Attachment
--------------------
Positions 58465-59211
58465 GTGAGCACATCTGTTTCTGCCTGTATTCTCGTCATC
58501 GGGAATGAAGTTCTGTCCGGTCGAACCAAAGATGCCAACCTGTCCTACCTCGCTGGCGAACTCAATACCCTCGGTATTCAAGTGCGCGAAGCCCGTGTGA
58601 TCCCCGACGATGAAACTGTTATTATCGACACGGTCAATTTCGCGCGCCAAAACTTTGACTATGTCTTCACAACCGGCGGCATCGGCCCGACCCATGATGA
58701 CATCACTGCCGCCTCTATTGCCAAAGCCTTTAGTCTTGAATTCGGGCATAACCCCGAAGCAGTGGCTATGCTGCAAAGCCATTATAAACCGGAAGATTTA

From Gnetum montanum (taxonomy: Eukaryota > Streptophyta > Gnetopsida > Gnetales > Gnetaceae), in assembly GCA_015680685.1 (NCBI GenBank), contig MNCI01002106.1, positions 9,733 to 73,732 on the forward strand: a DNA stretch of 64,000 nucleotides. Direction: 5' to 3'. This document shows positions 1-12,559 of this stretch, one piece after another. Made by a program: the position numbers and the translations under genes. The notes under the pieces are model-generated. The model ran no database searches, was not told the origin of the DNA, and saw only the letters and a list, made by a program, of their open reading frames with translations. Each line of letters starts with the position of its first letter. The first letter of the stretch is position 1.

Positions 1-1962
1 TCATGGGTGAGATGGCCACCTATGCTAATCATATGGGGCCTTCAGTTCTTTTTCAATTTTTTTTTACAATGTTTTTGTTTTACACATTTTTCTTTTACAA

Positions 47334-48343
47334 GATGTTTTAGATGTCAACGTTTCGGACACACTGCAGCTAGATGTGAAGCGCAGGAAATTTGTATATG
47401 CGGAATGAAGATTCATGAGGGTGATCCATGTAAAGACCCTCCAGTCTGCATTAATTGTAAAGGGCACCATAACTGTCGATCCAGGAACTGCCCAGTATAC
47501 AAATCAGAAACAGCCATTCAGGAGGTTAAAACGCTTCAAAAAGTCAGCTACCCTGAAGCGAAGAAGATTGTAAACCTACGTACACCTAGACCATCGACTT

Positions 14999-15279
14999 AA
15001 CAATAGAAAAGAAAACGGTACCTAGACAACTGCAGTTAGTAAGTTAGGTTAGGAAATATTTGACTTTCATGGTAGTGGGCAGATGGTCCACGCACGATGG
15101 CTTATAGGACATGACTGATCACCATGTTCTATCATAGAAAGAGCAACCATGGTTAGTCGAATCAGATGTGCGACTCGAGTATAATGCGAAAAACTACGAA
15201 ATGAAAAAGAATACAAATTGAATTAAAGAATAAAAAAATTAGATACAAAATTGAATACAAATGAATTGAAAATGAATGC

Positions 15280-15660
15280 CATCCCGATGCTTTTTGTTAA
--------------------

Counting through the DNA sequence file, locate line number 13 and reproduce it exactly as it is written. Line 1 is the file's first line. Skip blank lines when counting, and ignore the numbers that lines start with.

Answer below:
Positions 14999-15279